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Hotel Closings / Revel Resorts / Atlantic City Hotels / Gambling Hotels / New Jersey Hotels / → All Tags
If there's any question about just how bad things are going for the Revel in Atlantic City, look no further than the fact that the casino resort has moved up its closing date from September 10th to 5 a.m. on September 2nd, right after the Labor Day weekend.
According to reports, the owners of Revel wanted to shut down even sooner - this week - but its request was denied by the New Jersey Division of Gaming Enforcement. All hotel operations will cease as guests check out on Monday, September 1st.
This contributor is anxious to see the city move on from this mess, so the sooner the Revel is out of the picture, the better. Still, there are a few things to keep in mind as things shut down next weekend:
Hotel Closings / Revel Resorts / Atlantic City Hotels / Gambling Hotels / New Jersey Hotels / → All Tags
In case you hadn't already heard, The Revel Resort and Casino in Atlantic City announced that it will officially close its doors and shut down all operations on September 10, only two and a half years after it first opened in April 2012. Hailed as the project that would revive Atlantic City, Revel was never able to turn a profit and was continuously battling bankruptcy issues.
The resort had been a curious case leading up to this announcement. Despite rumors of the potential closing, rates were as high as ever and the hotel is even sold out this weekend. The brass at Revel attributed the resort's demise to a "considerable non-controllable expense structure that financially burdened the property." To us, it sounds like a fancy way to say they didn't do their homework.
Revel said it is going to continue to try to find a buyer during the bankruptcy process, but that even if it does, it will not be until after the resort closes. In total, 3,100 jobs will be lost, which is, of course, sad. And the city is going to have to figure out what to do with the abandoned building if no one wants to give it another go. It's easy to shrug our shoulders at that as tourists, but the locals are the ones who have to bear the aftermath of a botched tourism effort.
Super Bowl Hotels / Super Bowl XLVII Hotels / Manhattan Hotels / New Jersey Hotels / Hoboken Hotels / → All Tags
We just assumed all the good hotels in North Jersey would be totally booked up but this year's Super Bowl hotel situation has been way different from other years in that, well, there are a ton of hotels in NJ and NYC still open and still affordable. We are sure the discovery of white powder in hotels in NJ isn't helping with demand either.
Looking again at Expedia, you can find a reasonable hotel (under $300) in pretty much any part of Manhattan without two or three-day minimums.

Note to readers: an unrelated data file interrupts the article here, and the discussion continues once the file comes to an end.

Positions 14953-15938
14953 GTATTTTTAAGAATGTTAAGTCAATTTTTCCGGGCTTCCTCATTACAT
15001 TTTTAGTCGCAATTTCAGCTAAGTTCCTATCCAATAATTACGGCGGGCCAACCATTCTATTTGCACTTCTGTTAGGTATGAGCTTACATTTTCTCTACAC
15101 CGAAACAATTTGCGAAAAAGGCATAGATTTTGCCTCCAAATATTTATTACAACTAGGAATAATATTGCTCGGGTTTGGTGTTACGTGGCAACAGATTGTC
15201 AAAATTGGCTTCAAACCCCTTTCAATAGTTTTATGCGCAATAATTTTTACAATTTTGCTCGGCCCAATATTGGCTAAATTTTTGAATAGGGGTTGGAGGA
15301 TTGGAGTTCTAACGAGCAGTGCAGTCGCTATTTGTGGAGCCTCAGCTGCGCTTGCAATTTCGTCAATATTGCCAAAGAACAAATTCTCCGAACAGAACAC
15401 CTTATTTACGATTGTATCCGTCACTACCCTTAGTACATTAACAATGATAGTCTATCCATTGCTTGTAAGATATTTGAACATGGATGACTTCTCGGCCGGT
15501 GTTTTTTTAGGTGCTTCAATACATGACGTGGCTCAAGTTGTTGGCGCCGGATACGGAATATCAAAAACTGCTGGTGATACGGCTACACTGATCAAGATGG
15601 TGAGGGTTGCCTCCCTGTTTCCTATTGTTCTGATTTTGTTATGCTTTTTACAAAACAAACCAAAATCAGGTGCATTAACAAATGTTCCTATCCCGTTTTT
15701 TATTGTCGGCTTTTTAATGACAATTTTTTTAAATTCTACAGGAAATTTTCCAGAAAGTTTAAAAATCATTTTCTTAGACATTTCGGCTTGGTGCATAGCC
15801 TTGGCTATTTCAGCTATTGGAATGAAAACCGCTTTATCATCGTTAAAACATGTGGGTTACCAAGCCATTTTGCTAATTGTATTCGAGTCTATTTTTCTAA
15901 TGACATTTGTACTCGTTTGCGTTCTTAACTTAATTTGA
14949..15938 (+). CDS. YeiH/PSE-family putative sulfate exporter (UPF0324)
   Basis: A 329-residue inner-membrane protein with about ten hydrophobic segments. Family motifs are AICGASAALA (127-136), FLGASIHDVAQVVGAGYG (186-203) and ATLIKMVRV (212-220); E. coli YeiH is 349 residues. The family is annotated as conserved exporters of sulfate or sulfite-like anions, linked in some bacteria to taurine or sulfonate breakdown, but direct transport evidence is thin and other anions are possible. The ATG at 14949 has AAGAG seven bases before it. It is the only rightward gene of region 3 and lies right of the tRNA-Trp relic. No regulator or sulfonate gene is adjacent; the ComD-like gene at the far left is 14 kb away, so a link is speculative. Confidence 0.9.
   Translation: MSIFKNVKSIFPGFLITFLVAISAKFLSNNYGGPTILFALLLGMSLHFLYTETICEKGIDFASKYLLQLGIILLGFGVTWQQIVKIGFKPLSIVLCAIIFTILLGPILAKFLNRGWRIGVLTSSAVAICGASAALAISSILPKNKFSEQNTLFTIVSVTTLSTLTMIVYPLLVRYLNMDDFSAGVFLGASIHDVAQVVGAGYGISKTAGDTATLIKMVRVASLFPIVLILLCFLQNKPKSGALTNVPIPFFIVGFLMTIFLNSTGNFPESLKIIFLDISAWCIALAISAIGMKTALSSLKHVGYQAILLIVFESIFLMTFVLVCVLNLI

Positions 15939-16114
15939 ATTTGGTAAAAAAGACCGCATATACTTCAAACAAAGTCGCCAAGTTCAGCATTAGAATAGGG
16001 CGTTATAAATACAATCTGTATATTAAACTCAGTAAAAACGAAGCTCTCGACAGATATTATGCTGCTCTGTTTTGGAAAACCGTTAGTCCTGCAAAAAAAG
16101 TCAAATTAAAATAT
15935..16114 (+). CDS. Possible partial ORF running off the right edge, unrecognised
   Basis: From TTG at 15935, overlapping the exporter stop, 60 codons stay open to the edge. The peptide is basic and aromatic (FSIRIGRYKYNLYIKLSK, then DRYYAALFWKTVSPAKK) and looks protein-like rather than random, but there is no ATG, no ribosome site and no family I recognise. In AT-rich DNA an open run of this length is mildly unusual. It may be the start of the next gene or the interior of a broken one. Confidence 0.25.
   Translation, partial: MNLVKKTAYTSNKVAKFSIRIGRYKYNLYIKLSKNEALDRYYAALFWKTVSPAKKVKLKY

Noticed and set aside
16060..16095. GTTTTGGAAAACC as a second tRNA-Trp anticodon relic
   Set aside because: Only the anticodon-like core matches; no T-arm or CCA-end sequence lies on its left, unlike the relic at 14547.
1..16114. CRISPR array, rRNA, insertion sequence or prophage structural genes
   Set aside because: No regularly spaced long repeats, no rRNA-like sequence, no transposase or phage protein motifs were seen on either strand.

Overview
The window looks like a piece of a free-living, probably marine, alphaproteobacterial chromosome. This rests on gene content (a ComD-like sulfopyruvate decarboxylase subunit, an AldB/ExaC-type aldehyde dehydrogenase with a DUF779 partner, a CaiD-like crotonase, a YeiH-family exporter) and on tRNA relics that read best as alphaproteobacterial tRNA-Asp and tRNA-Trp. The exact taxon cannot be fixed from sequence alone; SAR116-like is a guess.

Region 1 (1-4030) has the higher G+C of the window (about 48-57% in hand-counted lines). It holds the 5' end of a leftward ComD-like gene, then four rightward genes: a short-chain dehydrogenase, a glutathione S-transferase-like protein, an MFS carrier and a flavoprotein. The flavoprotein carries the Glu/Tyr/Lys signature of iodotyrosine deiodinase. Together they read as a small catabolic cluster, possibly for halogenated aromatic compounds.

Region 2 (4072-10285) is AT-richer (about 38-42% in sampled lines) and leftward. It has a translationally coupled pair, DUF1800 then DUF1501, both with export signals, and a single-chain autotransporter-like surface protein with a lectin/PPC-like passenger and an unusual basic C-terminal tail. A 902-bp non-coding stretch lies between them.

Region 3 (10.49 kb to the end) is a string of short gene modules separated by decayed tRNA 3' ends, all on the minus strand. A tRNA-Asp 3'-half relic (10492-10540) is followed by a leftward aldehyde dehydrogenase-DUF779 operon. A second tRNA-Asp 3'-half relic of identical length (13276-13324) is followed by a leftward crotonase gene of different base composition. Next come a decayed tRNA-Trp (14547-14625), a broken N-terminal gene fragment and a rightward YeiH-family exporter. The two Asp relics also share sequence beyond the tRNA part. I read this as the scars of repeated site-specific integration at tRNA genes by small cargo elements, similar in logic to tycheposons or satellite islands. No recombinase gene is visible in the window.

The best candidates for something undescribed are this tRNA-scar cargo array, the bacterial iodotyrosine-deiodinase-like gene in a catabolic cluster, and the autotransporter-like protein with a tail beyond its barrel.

And there are even more Game Day parties than we can keep up with. Like at the W Hoboken, the hotel will also be offering "Skyboxes", converted meeting room spaces, for people to watch the game. The price starts at $200 per person and runs from 6pm to 11pm with tailgate bites and an open bar. Oh and of course, a flatscreen to watch the game.
Here are more ways that hotels are celebrating the Super Bowl this weekend:
So if you're set on
freezing your a** off cheering your team on at the Super Bowl XLVIIIthis weekend, there are still plenty of hotel options available in NYC. Like, the most amount of hotel rooms open that we've ever seen for a Super Bowl.
But considering the game is actually in New Jersey, we thought we'd check the hotel options there.
Crazily enough, the Hilton Meadowlands, formerly the Sheraton and practically overlooking the MetLife stadium, has rooms open from January 31-February 2 or February 3 for just $499 on Expedia. Plus free shuttle transportation to the stadium!
Ummm, BOOK IT. You can split the cost with a friend or a stranger. Who cares? That's a good deal right there. Especially since most of the other options in NJ are budget brands like a Red Roof Inn for $170 a night, although we did see a Hyatt Place Secaucus/Meadowlands for $399 a night. Not too terrible. You could also hit up one of New Jersey's B&Bs, most of which are located near NJ Transit stops. Even though getting to the game will still be a hassle of epic proportions.
Stay tuned tomorrow for the scoop on NJ Hotel Super Bowl Parties. In the meantime, check the NYC Hotel Super Bowl Parties here.
If you have tickets to the Super Bowl but haven’t booked yet, all we can say is, yikes.
But, you might be in luck afterall. Since hotel rates are, in some cases, absolutely outrageous, a group of B&Bs are making a last-minute push for business.
Sixteen New Jersey inns (all part of the Preferred Inns of New Jersey Bed & Breakfast Association) are offering promotions via HuddleNJ that include breakfast and Wifi with rates between $150 and $300.
Since you can’t drive to the game, a major selling point is that they are located near NJ Transit stops. That said, many are a good hour and a half train ride from the stadium (which is reflected in the prices). You can see a complete list of the inns here. Some are taking their offerings a bit further with football themed food and drink, but you’ll have to check with each property individually when booking.
[Photo: Majestic Hotel]
Super Bowl Rates / Super Bowl Hotels / New Jersey Hotels / New York City Hotels / Best Western / → All Tags
Logic would suggest that, as a notable event approaches, the excitement one feels for attending said event would increase.
The 2014 Super Bowl, however, keeps trending in the opposite direction.
When it was announced that the NFL's championship game, traditionally played in warm weather or in the comfy confines of a dome, would take place outside in North Jersey during the month of February, we scratched our heads. Then when our sister site Jaunted reported that the NFL had put a ban on tailgating for the Super Bowl -- meaning we wouldn't be able to get properly hydrated for the game -- we really dug into our scalp. Potential sub-zero temperatures and no pre-game cocktails? Hmm...